Senior Connections Senior Connections Dec. 2018 - Page 2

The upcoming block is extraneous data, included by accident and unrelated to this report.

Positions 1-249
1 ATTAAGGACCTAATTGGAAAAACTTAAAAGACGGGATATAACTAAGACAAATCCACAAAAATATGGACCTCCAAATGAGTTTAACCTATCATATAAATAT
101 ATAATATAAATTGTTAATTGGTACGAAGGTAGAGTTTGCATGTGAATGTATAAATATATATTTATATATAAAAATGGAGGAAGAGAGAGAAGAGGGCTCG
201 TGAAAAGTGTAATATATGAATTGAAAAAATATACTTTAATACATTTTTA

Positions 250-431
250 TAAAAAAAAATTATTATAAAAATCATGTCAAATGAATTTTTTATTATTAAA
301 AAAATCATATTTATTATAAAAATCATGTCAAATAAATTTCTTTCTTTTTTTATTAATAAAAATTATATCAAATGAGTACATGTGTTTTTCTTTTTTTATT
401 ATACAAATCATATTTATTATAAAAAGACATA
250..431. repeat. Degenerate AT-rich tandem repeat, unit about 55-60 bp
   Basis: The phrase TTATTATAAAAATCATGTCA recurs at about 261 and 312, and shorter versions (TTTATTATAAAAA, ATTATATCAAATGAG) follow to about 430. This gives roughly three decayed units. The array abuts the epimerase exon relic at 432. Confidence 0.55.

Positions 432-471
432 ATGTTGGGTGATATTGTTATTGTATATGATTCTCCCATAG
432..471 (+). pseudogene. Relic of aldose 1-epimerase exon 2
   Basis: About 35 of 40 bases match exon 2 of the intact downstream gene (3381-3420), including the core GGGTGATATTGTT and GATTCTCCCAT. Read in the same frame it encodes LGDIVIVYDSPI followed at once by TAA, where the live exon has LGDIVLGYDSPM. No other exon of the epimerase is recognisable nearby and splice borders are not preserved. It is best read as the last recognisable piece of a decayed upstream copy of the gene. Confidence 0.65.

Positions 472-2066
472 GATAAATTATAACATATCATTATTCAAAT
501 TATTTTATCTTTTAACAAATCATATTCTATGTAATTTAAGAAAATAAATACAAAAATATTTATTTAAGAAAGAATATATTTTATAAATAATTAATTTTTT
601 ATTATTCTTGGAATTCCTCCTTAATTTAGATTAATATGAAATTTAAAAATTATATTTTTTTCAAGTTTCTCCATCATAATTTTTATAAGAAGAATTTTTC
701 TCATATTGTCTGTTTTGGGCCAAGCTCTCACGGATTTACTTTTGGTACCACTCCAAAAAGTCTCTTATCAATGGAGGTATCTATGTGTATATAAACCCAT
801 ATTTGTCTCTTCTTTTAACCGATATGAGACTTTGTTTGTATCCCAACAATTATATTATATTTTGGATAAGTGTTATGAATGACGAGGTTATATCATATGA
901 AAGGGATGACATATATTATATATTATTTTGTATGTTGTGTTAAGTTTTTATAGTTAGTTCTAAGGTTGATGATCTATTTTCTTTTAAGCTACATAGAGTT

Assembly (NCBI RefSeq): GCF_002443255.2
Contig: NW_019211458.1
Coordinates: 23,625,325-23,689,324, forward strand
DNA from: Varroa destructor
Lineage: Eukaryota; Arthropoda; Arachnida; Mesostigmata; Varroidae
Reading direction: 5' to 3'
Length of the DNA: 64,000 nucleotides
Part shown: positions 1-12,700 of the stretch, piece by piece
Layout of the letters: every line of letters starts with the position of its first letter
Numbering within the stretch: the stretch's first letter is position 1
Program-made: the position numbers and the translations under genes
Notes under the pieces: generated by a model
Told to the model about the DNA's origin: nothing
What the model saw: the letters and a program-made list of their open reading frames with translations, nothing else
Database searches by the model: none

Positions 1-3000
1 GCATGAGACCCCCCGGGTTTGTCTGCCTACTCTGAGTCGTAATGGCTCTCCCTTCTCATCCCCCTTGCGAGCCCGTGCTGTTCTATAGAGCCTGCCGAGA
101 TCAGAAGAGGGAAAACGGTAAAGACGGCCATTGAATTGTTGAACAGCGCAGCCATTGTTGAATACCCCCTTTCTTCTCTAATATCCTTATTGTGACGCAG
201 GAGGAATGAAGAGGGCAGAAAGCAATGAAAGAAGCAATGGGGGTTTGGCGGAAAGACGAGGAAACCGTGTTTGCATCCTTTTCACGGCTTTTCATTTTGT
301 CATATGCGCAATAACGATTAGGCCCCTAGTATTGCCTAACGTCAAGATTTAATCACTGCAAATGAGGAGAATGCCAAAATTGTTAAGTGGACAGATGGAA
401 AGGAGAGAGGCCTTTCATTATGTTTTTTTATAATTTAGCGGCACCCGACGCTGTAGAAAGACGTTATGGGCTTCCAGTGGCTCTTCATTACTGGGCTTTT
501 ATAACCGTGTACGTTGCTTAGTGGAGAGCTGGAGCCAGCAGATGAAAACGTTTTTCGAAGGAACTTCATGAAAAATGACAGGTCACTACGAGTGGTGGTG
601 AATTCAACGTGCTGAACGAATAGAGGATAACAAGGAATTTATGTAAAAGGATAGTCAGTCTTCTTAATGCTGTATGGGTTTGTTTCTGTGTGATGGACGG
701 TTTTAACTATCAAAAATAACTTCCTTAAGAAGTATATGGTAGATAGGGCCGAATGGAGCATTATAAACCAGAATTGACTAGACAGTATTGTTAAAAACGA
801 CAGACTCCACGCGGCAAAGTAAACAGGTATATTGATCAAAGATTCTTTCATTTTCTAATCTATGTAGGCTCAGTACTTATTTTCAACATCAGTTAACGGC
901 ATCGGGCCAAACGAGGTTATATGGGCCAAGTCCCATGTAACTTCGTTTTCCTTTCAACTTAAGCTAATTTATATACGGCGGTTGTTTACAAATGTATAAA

Albion Township resident honored a century after his death in World War I BY NANCY DASHWOOD Staff Writer More than a century ago, August and Beda Peterson, both Swedish immigrants, farmed and raised their family in Albion Township in Wright County. The Petersons had 12 chil- dren. A son, named Lawrence (some- times spelled Laurence) was their third-born, arriving in late August 1892. The Peterson children attended Knapp School District 102. August died in 1914, leaving Law- rence, 21, with a family farm to run. Lawrence’s mother later wrote that Lawrence was “ambitious to work on the farm.” Beda also wrote, her son “took part in anything that tended to better the community, and was an ac- tive church member.” Life changed quickly Feb, 24, 1918, at the age of 25, Lawrence was inducted into military service in Buffalo, as a private dur- ing World War I. He trained at Camp Dodge from Feb. 26 to April 5. Lawrence served his country at posts in France and Belgium, begin- ning that May. He was fi rst sent into action July 4. September found Lawrence and his colleagues facing the battlefront at the Hindenburg Line, a German de- fensive position between France and Belgium. The ultimate sacrifi ce World War I hero Lawrence Peterson. PHOTO COURTESY OF HIS FAMILY 2 Senior Lieutenant Colonel Joel Anderson read a speech in his great uncle Lawrence Peterson’s honor at a memorial for the World War I hero. One of Lawrence’s great- nephews, Lieutenant Colonel Joel Anderson, recently shared the rest of Lawrence’s story. “When the Germans discovered the presence of the Americans, they were desperate and fi red millions of artillery shells to stop them,” Olson stated. “As that man from Knapp, Lawrence Pe- terson, took up the duty of staying up in the trench to watch no-man’s land for a German counterat- tack, so his fellow soldiers could take better cover, one of the shells killed him. He died a genuine hero on the toughest battlefi eld in France.” A brief announcement was printed in the Nov. 7, 1918 issue of the Cokato newspaper. It read, “Lawrence Peterson, son of Mr. Peter- son, who has charge of the Knapp telephone cen- tral and brother of R.L. Peterson, proprietor of the Knapp store, was killed in action the latter part of September, according to advice received by rela- Connections December 2018 SUBMITTED PHOTO tives. Cokato now has two gold stars in the service fl ag. The entire community grieves the bereaved mother.” Lawrence’s mother completed the State of Min- nesota’s information form, providing information to the military for its Gold Star Roll. As time passed, those who remembered Lawrence Peter- son dwindled. Moving generations ahead It has now been a full-century since the end of WWI. To mark the occasion, LTC Joel Olson, accom- panied by his mother and sister, visited France. “We were on a 100-year WWI anniversary tour and visited battlefi elds, monuments, museums, and cemeteries,” Olson recently stated. “At the ceme- teries, we participated in very moving ceremonies. Senior Connections HJ.COM